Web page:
The world’s second-most popular social network — Twitter — goes public today. For months, experts and investors have been comparing the Twitter IPO with Facebook, using Mark Zuckerberg’s social network as the basis for what Twitter can do for success.
Already, Twitter appears to have had a much more successful first day than Facebook, but how will the first year go?
Facebook’s Q3 was its most successful quarter to date, according to documents posted Wednesday. The social network took in $2.016 billion dollars in the most recent quarter and mobile advertising revenue accounted for 49 percent of all accounting intake.
Facebook now has 1.19 billion monthly active users (MAUs), 728 million daily active users (DAUs), 874 million mobile MAUs and 507 million mobile DAUs.
In a wide-ranging interview with TechCrunch founder Michael Arrington Wednesday at Disrupt in San Francisco, Facebook CEO and Co-Founder Mark Zuckerberg talked about how going public made the company stronger, how Facebook is still focused on Home, and criticized the U.S. government for its handling of the National Security Agency leaks.
Hearsay Social, a Facebook Preferred Marketing Developer in pages and apps, announced Thursday that the company has raised $30 million in Series C funding, led by existing investors Sequoia Capital and NEA. This brings the company’s funding to $51 million.
Hearsay Social plans to use this latest investment to accelerate growth within the insurance and financial industries, ramping up product development, customer success, expanding into international markets, and boost staffing.
CEO Clara Shih commented on the latest round of investments:
From day one, our mission has been to deliver success for sales organizations in the social media era. We are humbled by these recent milestones and, above all, thank our customers for their vision and partnership.
Projections through 2013 show that Google holds 53.17 percent of the web’s mobile ad share, but Facebook has grown from 5.35 percent in 2012 to 15.80 percent in the current year. These numbers include display and search ads, excluding SMS and MMS-message based advertising.
Earlier this year, investment goliath Goldman Sachs announced a job opportunity for a social media strategist. While the B2B banking and securities firm acknowledged the risks of becoming active on social media, it also recognized that remaining silent was doing more harm than good. People were still talking about Goldman Sachs online even if the company wasn’t. In turn, the company knew it needed to take a proactive approach to social media and begin managing those online conversations. In order to do this effectively, it needed to make the investment to hire a full-time social media strategist.
Like any business operation, in order for your B2B Facebook page to be successful you need to learn from Goldman Sachs and make the proper investments in the page.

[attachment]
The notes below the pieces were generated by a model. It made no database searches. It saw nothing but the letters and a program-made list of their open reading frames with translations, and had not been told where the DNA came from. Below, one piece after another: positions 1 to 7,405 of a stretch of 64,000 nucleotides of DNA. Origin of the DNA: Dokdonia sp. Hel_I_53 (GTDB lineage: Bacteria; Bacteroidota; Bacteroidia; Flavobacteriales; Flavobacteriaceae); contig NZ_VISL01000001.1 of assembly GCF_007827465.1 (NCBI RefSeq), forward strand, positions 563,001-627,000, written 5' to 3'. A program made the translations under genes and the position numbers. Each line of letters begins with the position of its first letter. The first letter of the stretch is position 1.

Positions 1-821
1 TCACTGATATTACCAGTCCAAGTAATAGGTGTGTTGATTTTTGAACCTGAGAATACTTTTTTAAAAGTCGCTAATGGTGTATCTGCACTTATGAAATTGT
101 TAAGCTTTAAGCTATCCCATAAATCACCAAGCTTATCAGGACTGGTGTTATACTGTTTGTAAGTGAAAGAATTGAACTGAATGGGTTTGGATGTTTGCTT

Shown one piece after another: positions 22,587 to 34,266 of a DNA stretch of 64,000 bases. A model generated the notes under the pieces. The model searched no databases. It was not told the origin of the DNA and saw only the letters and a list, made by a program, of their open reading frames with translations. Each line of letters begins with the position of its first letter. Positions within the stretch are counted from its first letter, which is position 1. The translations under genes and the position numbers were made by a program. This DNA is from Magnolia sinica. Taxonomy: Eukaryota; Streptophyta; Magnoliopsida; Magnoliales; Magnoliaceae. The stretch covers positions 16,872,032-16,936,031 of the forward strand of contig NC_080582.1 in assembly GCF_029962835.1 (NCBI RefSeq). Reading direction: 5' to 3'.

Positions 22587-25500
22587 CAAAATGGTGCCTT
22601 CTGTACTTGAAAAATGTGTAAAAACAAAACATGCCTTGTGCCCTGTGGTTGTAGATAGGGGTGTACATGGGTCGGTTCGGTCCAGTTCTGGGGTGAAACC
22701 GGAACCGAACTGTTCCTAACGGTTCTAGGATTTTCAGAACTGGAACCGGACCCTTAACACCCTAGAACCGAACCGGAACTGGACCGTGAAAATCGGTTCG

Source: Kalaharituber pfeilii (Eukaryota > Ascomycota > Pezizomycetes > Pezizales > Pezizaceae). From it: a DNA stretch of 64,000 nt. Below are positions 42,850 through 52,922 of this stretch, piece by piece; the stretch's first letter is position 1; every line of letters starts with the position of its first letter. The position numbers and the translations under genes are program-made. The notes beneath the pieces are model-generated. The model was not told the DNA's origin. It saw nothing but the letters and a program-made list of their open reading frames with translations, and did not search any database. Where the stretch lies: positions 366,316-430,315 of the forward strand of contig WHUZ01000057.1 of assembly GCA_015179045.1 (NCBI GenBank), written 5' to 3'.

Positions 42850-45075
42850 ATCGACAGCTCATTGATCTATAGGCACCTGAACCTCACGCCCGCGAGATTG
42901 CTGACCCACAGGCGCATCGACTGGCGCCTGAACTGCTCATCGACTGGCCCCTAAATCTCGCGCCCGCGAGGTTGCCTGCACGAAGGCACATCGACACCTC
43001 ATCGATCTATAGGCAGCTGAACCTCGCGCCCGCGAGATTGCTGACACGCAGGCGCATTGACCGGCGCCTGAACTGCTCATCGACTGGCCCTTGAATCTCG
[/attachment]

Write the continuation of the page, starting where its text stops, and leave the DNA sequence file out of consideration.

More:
In what AllThingsD calls a potential PayPal competitor, the site reported that Facebook is testing a mobile payment platform that would allow users to make purchases on mobile apps, using Facebook as their login mechanism.
If you’ve already provided Facebook with your credit card information, such as through a Facebook Gifts purchase or games payment, that would be stored and used during a purchase on a separate mobile app. Facebook confirmed the test to AllThingsD, noting that it should arrive in the next month or so.
Facebook Chief Operating Officer Sheryl Sandberg cashed in big before the weekend, selling 2,365,595 shares of Facebook stock, pocketing a cool $90,858,084.33.
This is one of the biggest paydays a Facebook executive has made selling company stock, but Sandberg still has a large stake in the company. After her most recent transactions, Sandberg owns 12,632,775 shares of Facebook stock now.
She also sold shares on behalf of the Sheryl K. Sandberg 2008 Annuity Trust — offloading 6,496 shares at $38.3826 each and 200 more at $38.925. The trust account now has 1,698,022 shares of Facebook stock.
Image courtesy of Sheryl Sandberg’s Facebook page.
Looking at charts of Facebook stock value can look more like the diagram of a rollercoaster. For the first time since its initial public offering value of $38, Facebook hit a high of $38.24 Wednesday morning, then quickly dropped back down.
Facebook opened Thursday at $37.29.
Facebook’s positive outlook on Wall St. has been influenced by a strong second quarter earnings report, which showed growing advertising revenue.
Another Facebook executive took this opportunity to offload shares, as Chief Accounting Officer Jas Athwal sold 25,500 shares recently, netting $891,820, according to documents filed with the Securities and Exchange Commission. He still owns 152,029 shares of Facebook.
Image courtesy of Google.
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